Older people aren’t as impetuous as younger folks. They take their time to think things through to ensure that they’re making the best decision. This approach is prudent and a sign of natural maturity.

      However, there could be something wrong if the person gets extremely confused when making relatively simple decisions. They may also become agitated if they don’t understand why this is happening.

    3. Difficulty having a conversation

      Sometimes as a person gets older, they may have difficulty finding the right word to use now and then. This is bound to happen as a person ages.
      Dementia affects communications in a much more pronounced way, causing someone to mix up word usage or trail off without completing a sentence.

    • Absent-Mindedness
      Absent-mindedness can happen to anyone, especially to older adults. It just comes down to trying to remember too many things at once, causing us to lose focus. If a person doesn’t provide enough attention to focus on certain things, they will most likely forget it. It’s

      Other signs of Alzheimer’s disease or dementia

      Along with memory loss, problems with decision-making, and difficulty communicating, there are other signs to watch out for that might suggest a dementia condition, such as:

      • Confusion:
        Increased confusion is an early indicator of cognitive decline caused by dementia. The person may also exhibit signs of being disoriented, unsure of the time of day, having trouble recognizing family members or close friends, or finding everyday items.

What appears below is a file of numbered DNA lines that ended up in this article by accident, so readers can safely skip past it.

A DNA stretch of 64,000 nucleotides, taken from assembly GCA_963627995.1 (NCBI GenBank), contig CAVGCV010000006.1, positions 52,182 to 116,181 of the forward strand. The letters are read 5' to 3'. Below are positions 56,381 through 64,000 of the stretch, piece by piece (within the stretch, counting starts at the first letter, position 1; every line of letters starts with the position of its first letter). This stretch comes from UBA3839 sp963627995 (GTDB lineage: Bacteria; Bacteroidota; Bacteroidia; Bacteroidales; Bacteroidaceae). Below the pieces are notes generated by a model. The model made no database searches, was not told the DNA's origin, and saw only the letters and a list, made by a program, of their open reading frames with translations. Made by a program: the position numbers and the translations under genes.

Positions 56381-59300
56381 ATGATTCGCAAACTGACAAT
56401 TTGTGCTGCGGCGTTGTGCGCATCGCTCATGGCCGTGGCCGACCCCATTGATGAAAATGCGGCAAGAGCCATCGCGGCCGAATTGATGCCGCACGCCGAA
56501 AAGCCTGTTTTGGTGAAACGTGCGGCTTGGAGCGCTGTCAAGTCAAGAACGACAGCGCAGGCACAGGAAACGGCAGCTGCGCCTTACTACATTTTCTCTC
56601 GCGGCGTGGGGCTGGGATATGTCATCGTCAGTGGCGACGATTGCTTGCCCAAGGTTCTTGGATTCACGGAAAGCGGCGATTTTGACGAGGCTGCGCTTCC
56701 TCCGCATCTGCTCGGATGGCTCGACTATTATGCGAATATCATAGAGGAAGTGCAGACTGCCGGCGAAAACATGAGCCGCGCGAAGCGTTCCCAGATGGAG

• Personality changes:
        Often, due to the memory loss and confusion associated with dementia, the person can have sudden severe mood swings. They might also become depressed, fearful, or display other personality traits contrary to their normal behaviour.

      Chances are, you know your older loved one enough to recognize when something is wrong. If you notice any of the above symptoms, don’t wait to see if the situation resolves itself or try to diagnose the person on your own. Encourage them to visit their doctor for a thorough examination, testing, and treatment plan that will allow the person to live the best quality of life possible, regardless of their diagnosis.

      Alzheimer’s disease and dementia support in Etobicoke, Mississauga, and Brampton

      If your parent receives a positive Alzheimer’s disease or dementia diagnosis, you should both expect significant changes to your lives as the condition progresses over time.

      However, always remember that you don’t have to go through this alone. There are many support programs available that specialize in Alzheimer’s disease and dementia care. These programs are designed to help you and your family face this new journey with hope, confidence, and determination.

      When you need support with your parent’s healthcare needs, CareHop can help. Our caregivers specialize in providing professional Alzheimer’s disease and dementia care that helps bring joy and sunshine into your parent’s life. Our care plans are respectful, empathetic, and focused on your family’s needs and wishes.

      For more information about our care services or if you have any questions, please reach out to our team anytime.

      About the Author

      Michael Lu is the founder of CareHop. He started the business inspired by his Grandmother to look at ageing as a happy experience to bring sunshine into the homes of others.